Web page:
Tahoe’s rare air and characteristically calm waters are companion forces that have always been a challenge to float planes, the suction of a glassy surface making water takeoffs difficult and sometimes even impossible. In 1919, when flight itself was still something of a novelty, the operator of a seaplane from the Sacramento Valley tempted fate by landing on the big pond – the first pilot in recorded history to do so. Several days of dead calm later, after a number of attempts to take off under its own power, the aircraft had to be disassembled and trucked out of the Basin.
In 1933, Varney Airlines brought an amphibious plane to the Lake to determine the feasibility of high-altitude aviation, as described in the Sierra Sun & Truckee Republican:
In May 1938, some local aerophiles were on hand when international adventurer Richard Archbold landed a flying boat on the Lake in order to perform tests in preparation for a trip to New Guinea.
Here’s the report of Archbold’s visit in the Truckee paper:
…and Archbold’s plane:
As advances in aeronautics continued and the general public’s love affair with flying got ever more serious, the possibility of commercial air service connecting Tahoe with San Francisco and points in between came closer to reality. In 1945, Wes Stetson pioneered a for-hire seaplane service that he called simply Seaplane Service, headquartered in Emerald Bay. Here’s a photo and news item about the service:
The Trimmer Amphibian apparently failed to meet expectations, for nothing more was heard of it in print.
However, Stetson’s business was a solid success, and about 1964-65 Mike and Lois Brown bought him out, calling their new venture Cal-Vada Aircraft. Mike Brown recalled that Stetson later replaced his TaylorCraft with a Republic SeaBee. The Browns acquired a DeHavilland Beaver, and took up where Stetson had left off, continuing in business for something like three decades.
For several seasons beginning in 1954, bandleader Del Courtney’s Commodore Airlines provided another Tahoe-San Francisco seaplane connection. Fares for scheduled flights out of Chambers Lodge were $19.50 one-way and $36.50 round-trip.
In addition to these commercial ventures, there were several notable private float planes in use at Tahoe prior to 1950:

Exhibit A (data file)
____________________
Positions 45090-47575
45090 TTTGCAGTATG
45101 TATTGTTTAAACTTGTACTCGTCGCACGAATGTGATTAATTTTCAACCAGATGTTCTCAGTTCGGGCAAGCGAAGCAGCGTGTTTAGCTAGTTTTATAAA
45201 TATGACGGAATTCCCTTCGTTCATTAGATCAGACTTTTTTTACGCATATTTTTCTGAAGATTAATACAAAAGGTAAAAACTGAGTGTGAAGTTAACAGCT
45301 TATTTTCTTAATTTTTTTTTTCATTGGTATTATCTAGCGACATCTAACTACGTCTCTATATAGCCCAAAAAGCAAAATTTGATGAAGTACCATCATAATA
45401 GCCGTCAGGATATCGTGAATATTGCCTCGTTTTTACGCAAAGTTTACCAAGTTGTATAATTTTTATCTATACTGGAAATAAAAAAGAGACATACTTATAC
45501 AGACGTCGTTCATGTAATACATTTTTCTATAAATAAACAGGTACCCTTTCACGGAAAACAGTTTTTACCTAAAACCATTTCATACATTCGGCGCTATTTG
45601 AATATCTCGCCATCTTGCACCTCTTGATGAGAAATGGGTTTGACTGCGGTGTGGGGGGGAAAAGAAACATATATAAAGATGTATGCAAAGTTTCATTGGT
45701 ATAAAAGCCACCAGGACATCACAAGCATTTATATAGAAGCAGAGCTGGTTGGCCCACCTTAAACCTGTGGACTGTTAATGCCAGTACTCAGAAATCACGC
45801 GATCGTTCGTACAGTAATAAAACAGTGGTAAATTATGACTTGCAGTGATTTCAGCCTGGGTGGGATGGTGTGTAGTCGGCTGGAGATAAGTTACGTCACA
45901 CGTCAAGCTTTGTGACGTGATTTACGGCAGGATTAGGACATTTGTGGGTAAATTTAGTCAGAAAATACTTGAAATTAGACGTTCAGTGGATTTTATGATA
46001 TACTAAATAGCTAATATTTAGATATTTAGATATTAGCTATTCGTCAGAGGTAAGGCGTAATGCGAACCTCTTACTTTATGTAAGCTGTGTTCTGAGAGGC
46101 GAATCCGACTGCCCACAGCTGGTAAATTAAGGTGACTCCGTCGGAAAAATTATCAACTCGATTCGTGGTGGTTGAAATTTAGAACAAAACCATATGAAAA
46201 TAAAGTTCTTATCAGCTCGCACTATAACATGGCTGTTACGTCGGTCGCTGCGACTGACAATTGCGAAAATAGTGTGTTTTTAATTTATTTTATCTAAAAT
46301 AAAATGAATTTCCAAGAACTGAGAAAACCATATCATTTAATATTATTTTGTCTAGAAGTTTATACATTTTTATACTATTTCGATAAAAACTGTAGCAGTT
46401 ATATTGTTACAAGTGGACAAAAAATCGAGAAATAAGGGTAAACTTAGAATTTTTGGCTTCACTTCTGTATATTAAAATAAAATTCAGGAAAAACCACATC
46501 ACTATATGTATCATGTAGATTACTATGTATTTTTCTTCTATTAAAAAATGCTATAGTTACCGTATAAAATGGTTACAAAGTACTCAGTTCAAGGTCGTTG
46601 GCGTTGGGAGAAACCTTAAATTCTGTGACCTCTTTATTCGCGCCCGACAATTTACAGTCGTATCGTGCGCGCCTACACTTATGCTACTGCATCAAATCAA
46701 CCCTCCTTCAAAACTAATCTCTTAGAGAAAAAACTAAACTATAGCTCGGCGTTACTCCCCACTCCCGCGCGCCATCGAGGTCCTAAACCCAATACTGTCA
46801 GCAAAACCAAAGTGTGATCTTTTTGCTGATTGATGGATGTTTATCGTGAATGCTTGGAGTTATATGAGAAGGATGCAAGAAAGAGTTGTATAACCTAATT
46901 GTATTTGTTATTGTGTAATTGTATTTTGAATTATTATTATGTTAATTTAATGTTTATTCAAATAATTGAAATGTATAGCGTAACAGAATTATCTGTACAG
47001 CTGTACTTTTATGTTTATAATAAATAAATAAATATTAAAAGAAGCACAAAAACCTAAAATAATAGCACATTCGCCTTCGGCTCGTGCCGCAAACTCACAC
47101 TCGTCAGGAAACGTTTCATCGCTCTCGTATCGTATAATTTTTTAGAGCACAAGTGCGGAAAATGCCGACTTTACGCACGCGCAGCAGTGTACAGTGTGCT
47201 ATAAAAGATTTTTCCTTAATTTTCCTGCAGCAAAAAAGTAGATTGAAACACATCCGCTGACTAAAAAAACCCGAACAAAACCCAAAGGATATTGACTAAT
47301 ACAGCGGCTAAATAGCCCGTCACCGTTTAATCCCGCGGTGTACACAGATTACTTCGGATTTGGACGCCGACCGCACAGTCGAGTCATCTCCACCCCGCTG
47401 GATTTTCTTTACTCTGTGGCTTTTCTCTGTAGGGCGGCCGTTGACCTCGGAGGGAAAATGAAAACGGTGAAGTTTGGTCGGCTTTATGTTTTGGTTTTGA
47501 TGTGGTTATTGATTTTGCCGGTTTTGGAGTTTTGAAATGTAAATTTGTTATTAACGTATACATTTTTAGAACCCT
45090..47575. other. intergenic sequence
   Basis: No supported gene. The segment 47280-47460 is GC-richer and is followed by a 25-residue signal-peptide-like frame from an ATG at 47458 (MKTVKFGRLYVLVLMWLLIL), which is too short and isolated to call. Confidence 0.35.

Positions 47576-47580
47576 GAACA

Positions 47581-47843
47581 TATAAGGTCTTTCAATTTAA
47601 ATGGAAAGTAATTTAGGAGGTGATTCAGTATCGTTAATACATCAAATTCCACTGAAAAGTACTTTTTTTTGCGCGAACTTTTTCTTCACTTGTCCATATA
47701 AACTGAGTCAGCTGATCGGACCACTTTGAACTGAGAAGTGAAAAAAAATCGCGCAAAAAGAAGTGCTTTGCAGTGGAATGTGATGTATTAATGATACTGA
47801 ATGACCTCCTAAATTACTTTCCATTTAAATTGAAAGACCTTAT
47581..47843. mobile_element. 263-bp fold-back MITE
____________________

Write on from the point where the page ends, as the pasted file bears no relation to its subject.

Howard Hughes owned one of unremembered make and model, in which he used it to pay an occasional visit to his friend “Benny” Benadum at Meeks Bay.
Frank Fuller, Jr., who for many years leased Walter S. Hobart, Jr.’s old Sand Harbor digs from George Whittell, owned both a Grumman Mallard and a PBY (World War II military amphibian). Following Whittell’s death in 1969, one of Fuller’s planes could occasionally be seen bobbing on a mooring along Rubicon Bay’s “Gold Coast,” where he spent several subsequent summers.
Of course George Whittell had float planes of his own, though their use on Tahoe was marred by several incidents that were embarrassing and expensive, though fortunately not the cause of serious bodily harm:
A month later, Captain Whittell had reconsidered the prospect of flying at Tahoe. Here’s how the Tahoe City paper reported it:
As for Swoose, the Ventnor hydroplane described in the newspaper item above, she went on to win the Lake Championship race in 1941. However, it was another boat with which Whittell became far more enamored. In fact, there is good evidence for the contention that Thunderbird, the lovely cruiser designed for him by celebrated Marine Architect John L. Hacker, owes her very existence to the Captain’s bad luck with float planes.
On that note we will end this brief overview, leaving more recent developments in this realm to the descriptive talents of others.
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